“We knew a long time ago that our industry would never be high-paying enough that people who spend their careers changing tires were going to get a whole lot saved for retirement,” Mr. Finch says. “So we are carrying out what we believe is our responsibility for our people.”

One result is that Kal Tire practices an open-book management policy, with each store posting its profit-and-loss numbers monthly so workers can track potential profit-sharing amounts at the end of the year.

In addition, the company operates not as a classic corporation but as a partnership between the Foord family and top managers, who are invited to acquire ownership. The official name is Kal Tire, A Corporate Partnership. While the Foords still have control, the management team is a large minority shareholder.

“They figured out a formula on how to keep the best people in a family business,” says Ms. Cunningham, who heads the UBC Business Families Centre.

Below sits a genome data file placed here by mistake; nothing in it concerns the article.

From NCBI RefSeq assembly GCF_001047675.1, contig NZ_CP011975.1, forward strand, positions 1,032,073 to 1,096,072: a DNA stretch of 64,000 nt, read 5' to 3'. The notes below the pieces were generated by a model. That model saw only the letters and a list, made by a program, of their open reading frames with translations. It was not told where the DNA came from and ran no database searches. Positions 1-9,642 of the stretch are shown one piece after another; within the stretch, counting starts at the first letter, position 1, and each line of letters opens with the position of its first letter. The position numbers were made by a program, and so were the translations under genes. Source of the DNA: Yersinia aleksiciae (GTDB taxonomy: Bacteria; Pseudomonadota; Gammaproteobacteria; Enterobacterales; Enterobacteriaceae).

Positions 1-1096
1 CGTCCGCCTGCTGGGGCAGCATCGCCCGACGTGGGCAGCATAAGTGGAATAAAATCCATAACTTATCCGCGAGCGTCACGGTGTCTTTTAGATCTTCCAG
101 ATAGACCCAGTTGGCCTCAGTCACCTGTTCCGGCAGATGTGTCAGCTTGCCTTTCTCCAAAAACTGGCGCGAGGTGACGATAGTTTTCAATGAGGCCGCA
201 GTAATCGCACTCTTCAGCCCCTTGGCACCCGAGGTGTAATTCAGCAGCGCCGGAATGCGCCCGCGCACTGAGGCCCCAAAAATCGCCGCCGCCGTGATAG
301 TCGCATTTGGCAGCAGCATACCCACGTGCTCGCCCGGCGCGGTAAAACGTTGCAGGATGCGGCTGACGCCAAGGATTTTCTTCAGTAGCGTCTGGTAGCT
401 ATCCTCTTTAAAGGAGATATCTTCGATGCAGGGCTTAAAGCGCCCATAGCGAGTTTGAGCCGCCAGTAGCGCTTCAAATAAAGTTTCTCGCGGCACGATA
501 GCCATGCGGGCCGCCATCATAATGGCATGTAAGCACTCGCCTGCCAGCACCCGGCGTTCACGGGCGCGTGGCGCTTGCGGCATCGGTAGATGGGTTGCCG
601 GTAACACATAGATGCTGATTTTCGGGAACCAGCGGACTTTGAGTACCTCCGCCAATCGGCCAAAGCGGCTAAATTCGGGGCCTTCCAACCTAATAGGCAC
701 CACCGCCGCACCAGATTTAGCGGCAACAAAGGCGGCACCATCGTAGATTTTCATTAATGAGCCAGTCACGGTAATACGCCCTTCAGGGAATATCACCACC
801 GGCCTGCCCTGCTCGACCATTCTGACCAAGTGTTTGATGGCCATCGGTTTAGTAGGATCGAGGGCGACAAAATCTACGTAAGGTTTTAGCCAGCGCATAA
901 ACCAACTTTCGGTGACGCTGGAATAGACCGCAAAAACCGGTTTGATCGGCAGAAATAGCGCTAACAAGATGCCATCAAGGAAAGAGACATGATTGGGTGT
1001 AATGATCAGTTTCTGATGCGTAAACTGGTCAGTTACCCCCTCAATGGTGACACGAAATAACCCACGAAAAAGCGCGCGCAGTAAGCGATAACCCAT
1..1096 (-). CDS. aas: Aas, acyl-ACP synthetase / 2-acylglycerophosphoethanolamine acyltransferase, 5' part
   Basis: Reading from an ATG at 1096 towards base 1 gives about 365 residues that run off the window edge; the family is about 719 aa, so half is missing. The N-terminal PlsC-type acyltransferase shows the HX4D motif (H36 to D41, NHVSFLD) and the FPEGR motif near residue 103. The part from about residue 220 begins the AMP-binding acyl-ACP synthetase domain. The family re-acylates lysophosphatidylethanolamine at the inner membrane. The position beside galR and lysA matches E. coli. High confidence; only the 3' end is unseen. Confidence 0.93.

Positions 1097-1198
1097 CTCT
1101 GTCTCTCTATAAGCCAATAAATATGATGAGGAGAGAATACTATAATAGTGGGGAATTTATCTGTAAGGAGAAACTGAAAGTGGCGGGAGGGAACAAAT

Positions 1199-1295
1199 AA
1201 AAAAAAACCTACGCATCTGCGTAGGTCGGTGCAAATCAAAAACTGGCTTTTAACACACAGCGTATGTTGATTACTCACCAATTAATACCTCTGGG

Tom Foord, a small town boy from Saskatchewan who opened a service station in Vernon in the early 1950s, has also been able to move control into the second generation. He attracted Mr. Finch, an engineer, into the business 29 years ago. Five years ago, the son-in-law became president.

As he turns 64 this month, Mr. Finch is moving to the chairman's role, while his brother-in-law, Robert Foord, shifts into the president's chair. A son-in-law of Mr. Finch and his wife Jean is also employed in the business.

According to Ms. Cunningham, the key is that the family has taken a long-term view, planning for the transition over almost two decades. Like the best business families, they looked at succession as a process, not as a single event, she says.

Will a family member always occupy the president's chair? Mr. Finch acknowledges it is probably inevitable that a non-family manager will some day take the top job, given the rate of growth. “We're a billion-dollar company and it's just not realistic to expect that one family is always going to have the best talent to lead a company that large.”

Recommend this article? 1 votes

Back to top